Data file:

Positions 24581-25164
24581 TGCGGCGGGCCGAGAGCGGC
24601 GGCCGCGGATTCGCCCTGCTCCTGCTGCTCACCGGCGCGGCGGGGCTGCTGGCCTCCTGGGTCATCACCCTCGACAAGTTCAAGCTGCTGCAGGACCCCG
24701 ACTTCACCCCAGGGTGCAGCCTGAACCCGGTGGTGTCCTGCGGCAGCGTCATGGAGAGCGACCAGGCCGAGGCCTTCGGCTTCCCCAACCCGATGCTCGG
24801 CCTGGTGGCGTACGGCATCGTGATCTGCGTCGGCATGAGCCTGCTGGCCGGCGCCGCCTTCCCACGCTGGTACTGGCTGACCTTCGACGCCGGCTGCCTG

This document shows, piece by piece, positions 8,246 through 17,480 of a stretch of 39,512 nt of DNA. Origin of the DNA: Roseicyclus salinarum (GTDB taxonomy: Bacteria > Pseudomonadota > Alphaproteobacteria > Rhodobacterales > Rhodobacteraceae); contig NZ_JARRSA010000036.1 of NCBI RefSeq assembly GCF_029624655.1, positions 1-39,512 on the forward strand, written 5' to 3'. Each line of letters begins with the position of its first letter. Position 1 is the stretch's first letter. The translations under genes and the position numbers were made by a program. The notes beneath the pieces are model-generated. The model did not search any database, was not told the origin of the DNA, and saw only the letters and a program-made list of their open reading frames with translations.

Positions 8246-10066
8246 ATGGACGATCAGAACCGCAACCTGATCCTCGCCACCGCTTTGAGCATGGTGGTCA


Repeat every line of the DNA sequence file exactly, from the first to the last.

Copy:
Positions 24581-25164
24581 TGCGGCGGGCCGAGAGCGGC
24601 GGCCGCGGATTCGCCCTGCTCCTGCTGCTCACCGGCGCGGCGGGGCTGCTGGCCTCCTGGGTCATCACCCTCGACAAGTTCAAGCTGCTGCAGGACCCCG
24701 ACTTCACCCCAGGGTGCAGCCTGAACCCGGTGGTGTCCTGCGGCAGCGTCATGGAGAGCGACCAGGCCGAGGCCTTCGGCTTCCCCAACCCGATGCTCGG
24801 CCTGGTGGCGTACGGCATCGTGATCTGCGTCGGCATGAGCCTGCTGGCCGGCGCCGCCTTCCCACGCTGGTACTGGCTGACCTTCGACGCCGGCTGCCTG

This document shows, piece by piece, positions 8,246 through 17,480 of a stretch of 39,512 nt of DNA. Origin of the DNA: Roseicyclus salinarum (GTDB taxonomy: Bacteria > Pseudomonadota > Alphaproteobacteria > Rhodobacterales > Rhodobacteraceae); contig NZ_JARRSA010000036.1 of NCBI RefSeq assembly GCF_029624655.1, positions 1-39,512 on the forward strand, written 5' to 3'. Each line of letters begins with the position of its first letter. Position 1 is the stretch's first letter. The translations under genes and the position numbers were made by a program. The notes beneath the pieces are model-generated. The model did not search any database, was not told the origin of the DNA, and saw only the letters and a program-made list of their open reading frames with translations.

Positions 8246-10066
8246 ATGGACGATCAGAACCGCAACCTGATCCTCGCCACCGCTTTGAGCATGGTGGTCA